A population-based case-control study of breast cancer with a focus on premenopausal women under 45 years of age, conducted in three geographic regions of the United States, enabled the evaluation of risk in relation to varying breastfeeding practices. Among premenopausal parous women (1,211 cases, 1,120 random-digit-dialing controls), a history of breastfeeding for two or more weeks was associated with a relative risk (RR) of 0.87 (95 percent confidence interval [CI]=0.7–1.0). This relationship was not altered substantially by removing from the reference group women who had problems with breastfeeding in the first two weeks, including those with insufficient milk production. Risk was not related substantially to number of children breastfed or length of breastfeeding, although a relatively low risk was observed among those breastfeeding for the longest duration examined (RR=0.67, CI=0.4–1.1 for an average period per child of 72 or more weeks). Women who began to breastfeed at a young age (<22 years) experienced the greatest reduction in risk, but other timing parameters (e.g., interval since first or last breastfeeding) were not predictive of risk. Risks were not modified substantially by age or menopause status, although the number of menopausal subjects examined was limited. Use of medications to stop breast milk was unrelated to risk (RR=1.04). The results of this study do not support the notion that breastfeeding substantially reduces breast cancer risk; however, this may reflect the fact that most of our study subjects breastfed only for limited periods of time (average breastfeeding per child of 30 weeks). Further studies are needed to clarify the relationship of breastfeeding to breast cancer risk, and to determine possible etiologic mechanisms underlying any observed associations.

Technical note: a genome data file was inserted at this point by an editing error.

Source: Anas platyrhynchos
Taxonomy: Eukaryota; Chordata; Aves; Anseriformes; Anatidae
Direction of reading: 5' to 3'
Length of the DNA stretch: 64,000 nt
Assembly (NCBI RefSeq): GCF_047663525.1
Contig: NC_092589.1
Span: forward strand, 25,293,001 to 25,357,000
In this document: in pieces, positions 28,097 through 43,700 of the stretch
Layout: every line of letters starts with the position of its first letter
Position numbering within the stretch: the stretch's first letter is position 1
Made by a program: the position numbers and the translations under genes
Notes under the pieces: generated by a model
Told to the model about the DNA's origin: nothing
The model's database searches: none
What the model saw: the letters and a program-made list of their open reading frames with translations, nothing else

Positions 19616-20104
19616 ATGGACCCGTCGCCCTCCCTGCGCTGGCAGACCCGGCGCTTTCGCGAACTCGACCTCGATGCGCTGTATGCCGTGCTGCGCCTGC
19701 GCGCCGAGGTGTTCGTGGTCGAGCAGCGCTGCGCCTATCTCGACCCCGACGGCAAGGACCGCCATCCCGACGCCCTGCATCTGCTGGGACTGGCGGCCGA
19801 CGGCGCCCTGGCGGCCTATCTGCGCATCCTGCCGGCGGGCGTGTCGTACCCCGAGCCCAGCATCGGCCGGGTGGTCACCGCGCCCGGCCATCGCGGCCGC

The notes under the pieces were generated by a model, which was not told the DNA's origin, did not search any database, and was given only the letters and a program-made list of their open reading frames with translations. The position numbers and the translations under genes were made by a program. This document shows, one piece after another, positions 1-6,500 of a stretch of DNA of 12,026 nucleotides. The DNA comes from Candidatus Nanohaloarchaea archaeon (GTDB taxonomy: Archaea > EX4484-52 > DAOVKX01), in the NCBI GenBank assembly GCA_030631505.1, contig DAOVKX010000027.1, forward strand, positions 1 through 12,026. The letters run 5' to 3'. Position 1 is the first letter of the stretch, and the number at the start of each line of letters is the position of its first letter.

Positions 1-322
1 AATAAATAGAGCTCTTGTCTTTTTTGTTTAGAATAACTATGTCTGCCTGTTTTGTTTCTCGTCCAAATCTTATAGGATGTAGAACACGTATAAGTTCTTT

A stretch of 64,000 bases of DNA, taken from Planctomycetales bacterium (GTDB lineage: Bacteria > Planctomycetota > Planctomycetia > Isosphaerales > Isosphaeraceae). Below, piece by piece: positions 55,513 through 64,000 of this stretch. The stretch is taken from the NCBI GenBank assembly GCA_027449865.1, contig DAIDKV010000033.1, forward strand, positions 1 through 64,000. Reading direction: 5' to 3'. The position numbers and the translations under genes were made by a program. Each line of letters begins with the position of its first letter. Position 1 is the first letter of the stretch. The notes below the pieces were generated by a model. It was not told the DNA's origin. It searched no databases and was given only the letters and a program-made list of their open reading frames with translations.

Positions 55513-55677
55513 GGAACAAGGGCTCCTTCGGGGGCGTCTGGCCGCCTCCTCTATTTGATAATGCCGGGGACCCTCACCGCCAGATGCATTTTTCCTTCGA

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Drs Brinton, Potischman, and Swanson are with the Environmental Epidemiology Branch, National Cancer Institute, Betbesda, MD, USA. Authors also are affiliated with the Special Epidemiology Program, New Jersey State Department of Health, Trenton, NJ, USA (Ms Schoenberg); Rollins School of Public Health, Emory University, Atlanta, GA, USA (Dr Coates); the Division of Epidemiology, Columbia University School of Public Health, New York, NY, USA (Dr Gammon); and the Fred Hutchinson Cancer Research Center, University of Washington, Seattle, WA (Drs Malone, Stanford, Daling). Address correspondence to Dr Brinton, Environmental Epidemiology Branch, National Cancer Institute, Executive Plaza North, Room 443, Bethesda, MS 20892, USA.
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Brinton, L.A., Potischman, N.A., Swanson, C.A. et al. Breastfeeding and breast cancer risk. Cancer Causes Control 6, 199–208 (1995). https://doi.org/10.1007/BF00051791
- Breast cancer
- breast feeding
- United States